A young man with a beard enters the Bostwick Food Mart, also known as the Marathon, also previously known as The Citgo, and orders a pack of blunt wraps from the elderly clerk behind the counter.

“How’s your momma?” asks the clerk to the customer.

“She’s doing fine,” he says. “She making cupcakes, so…”

The 74-year-old clerk, Bostwick native, Ann Broach, was born about three miles from where the store stands at the intersection of Fairplay Road and Bostwick Highway, under the glow of the flashing yellow caution light. Broach, whose smile starts with her twinkling eyes and spreads across the counter, has a word for everyone who enters.

A young girl comes in.

“Do you have a restroom?” she asks. Broach tells her it’s outside, around the corner. Walk past the old wooden barrel (it’s got a George Dickle bourbon logo on the side) and you’ll find it.

“I love you sweetheart,” Broach says. “Have a good day and a merry Christmas.”

Broach doesn’t know the girl, has never seen her but that doesn’t matter a whit. She is a child of God, as is the disheveled man arguing about the amount he should receive on a lottery ticket, or the fellow buying a 12-pack of Natural Light beer at 10:30 in the morning.

She has a word for everyone.

This year, she also had an inspiration. Outside of the food mart stands two live Christmas trees. On the right, next to a large cooler holding bags of ice, is a “Remembrance Tree.” To the left of the that tree, standing under a neon “Open” sign and flanked by a second wooden barrel (this one is advertising Larceny bourbon) is an “Honor Tree.”

Both trees are decorated with Christmas lights and both of the live Leyland Cyprus trees are covered with clear plastic ornaments that hold pictures of people who are loved.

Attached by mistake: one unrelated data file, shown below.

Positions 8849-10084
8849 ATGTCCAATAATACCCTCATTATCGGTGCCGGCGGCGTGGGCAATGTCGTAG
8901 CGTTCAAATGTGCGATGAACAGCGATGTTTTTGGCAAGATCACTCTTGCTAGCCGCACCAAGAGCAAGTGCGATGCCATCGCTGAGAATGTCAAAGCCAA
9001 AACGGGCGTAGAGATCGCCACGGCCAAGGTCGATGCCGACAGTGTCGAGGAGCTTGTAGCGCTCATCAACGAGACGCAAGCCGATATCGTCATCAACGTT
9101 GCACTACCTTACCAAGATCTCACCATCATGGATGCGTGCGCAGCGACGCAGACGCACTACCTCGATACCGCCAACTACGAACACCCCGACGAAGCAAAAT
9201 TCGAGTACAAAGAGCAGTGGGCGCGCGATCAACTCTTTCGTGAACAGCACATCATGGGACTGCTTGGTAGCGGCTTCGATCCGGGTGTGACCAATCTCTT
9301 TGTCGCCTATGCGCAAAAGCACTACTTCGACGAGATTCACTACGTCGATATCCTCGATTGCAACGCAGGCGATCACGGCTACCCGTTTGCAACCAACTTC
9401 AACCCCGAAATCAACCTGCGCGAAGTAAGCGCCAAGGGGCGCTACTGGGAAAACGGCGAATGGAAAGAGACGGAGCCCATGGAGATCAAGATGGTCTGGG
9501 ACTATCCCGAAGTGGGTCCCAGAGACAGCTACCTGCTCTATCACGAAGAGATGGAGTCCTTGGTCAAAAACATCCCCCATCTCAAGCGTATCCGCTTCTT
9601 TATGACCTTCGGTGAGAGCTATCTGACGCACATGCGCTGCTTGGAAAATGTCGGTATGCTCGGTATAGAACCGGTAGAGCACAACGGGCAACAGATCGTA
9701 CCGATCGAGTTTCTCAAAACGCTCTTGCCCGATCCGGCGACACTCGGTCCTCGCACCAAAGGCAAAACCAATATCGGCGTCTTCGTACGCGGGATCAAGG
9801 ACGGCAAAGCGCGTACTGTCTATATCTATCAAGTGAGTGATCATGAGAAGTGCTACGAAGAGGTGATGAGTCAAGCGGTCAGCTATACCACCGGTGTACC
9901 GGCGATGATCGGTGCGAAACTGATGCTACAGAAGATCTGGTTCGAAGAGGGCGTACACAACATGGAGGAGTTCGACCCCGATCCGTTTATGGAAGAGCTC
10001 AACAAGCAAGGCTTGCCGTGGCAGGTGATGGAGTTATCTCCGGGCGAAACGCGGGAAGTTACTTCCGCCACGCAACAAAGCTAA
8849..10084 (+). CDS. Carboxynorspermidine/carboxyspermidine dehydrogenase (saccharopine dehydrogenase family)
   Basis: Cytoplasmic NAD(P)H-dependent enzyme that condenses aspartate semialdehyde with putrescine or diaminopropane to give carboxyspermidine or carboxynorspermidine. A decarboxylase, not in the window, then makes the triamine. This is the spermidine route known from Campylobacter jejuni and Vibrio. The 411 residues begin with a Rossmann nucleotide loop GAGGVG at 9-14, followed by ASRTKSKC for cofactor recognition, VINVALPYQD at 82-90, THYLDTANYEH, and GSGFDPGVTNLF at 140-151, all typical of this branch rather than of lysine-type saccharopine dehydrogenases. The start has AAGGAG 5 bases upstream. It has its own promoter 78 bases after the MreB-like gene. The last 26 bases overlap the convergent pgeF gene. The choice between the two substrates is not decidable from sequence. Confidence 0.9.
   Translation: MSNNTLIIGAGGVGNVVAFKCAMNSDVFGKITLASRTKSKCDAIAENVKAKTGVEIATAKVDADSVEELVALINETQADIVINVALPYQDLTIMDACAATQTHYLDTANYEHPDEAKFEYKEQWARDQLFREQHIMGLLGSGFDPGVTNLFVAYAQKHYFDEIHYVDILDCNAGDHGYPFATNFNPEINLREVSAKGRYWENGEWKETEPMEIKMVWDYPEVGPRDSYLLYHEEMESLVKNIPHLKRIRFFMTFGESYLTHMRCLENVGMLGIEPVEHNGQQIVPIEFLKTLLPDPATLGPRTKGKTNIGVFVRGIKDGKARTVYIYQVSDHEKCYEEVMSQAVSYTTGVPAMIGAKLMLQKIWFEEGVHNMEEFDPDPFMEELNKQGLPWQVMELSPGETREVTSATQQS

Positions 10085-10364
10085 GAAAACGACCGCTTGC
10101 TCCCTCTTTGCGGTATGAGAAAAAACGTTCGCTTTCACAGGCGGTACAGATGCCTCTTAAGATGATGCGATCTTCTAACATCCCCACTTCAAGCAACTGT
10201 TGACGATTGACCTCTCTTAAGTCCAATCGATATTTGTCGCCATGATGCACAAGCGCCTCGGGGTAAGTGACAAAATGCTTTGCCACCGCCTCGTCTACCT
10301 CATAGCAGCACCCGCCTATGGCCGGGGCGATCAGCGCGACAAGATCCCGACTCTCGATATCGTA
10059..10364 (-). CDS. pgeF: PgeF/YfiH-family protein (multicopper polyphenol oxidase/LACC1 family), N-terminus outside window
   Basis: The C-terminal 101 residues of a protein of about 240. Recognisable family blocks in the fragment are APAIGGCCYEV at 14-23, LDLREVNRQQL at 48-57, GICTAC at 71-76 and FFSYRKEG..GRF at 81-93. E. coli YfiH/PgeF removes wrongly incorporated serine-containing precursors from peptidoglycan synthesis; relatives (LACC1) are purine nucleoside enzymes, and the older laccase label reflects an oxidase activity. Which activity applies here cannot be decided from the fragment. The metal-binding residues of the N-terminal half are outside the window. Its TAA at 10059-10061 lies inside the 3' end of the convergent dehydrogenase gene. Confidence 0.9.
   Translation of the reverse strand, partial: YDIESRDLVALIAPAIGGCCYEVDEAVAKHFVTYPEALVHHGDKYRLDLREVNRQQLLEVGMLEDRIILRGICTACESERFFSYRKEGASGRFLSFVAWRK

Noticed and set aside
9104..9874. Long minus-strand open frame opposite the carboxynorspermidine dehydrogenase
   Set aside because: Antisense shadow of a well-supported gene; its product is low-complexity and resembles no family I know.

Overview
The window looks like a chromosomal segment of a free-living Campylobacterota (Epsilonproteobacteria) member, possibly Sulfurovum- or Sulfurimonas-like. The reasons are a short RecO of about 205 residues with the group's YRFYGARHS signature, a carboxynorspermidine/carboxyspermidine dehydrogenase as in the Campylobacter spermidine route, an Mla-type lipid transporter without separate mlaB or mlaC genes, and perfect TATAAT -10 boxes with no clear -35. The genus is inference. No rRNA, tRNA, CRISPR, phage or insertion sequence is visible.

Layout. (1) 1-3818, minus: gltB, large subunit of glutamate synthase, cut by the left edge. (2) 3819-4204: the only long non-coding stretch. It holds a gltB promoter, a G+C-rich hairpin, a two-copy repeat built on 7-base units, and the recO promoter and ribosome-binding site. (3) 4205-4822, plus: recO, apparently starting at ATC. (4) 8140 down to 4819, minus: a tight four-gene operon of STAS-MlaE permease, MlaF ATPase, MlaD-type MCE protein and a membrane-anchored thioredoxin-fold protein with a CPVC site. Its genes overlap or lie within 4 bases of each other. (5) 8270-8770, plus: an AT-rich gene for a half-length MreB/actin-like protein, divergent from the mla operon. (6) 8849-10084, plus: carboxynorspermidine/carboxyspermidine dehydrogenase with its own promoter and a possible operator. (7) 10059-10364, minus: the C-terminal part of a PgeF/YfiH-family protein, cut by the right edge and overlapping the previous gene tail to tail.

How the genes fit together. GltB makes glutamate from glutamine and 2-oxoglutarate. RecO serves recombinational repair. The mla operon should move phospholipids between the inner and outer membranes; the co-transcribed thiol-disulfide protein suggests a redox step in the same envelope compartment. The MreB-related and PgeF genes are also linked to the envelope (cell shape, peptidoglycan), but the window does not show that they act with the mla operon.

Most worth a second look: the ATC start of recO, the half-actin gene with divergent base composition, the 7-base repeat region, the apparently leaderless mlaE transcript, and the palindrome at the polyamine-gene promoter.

On the Remembrance Tree there is a picture of Stacey Malcom, a local resident who died tragically in a house fire. There is a picture of former Bostwick City Council member Troy Dobbs and Steve Kimsey and Broach’s brother D.W. Stone.

“He was a character in town,” she says. “He would give you the shirt of his back if you needed it.”

Near the top of the tree is a photo of Macio Veasley. “Everybody called him the mayor,” Broach says. Veasley spent much of his life sitting on a bench outside the store (the bench is sponsored by Bostwick native and real estate agent Steve Nelson).

Near Veasley’s photo is an ornament holding a black and white picture of Mr. and Mrs. Bo Peppers, a couple who for years ran a community store in this small Morgan County town.

Broach says after she purchased the two trees at $75 each from a Hestertown Road Christmas tree farm, she placed them outside the store and the idea formed. Broach asked customers for photos of folks they wanted to remember or honor and as they came in, she placed the photos in the plastic orbs and hung them on the tree.

On top of the Larceny barrel is a handful of hangers waiting for more ornaments. After Christmas, she says, she’ll strip the tree of the ornaments and give everyone an ornament.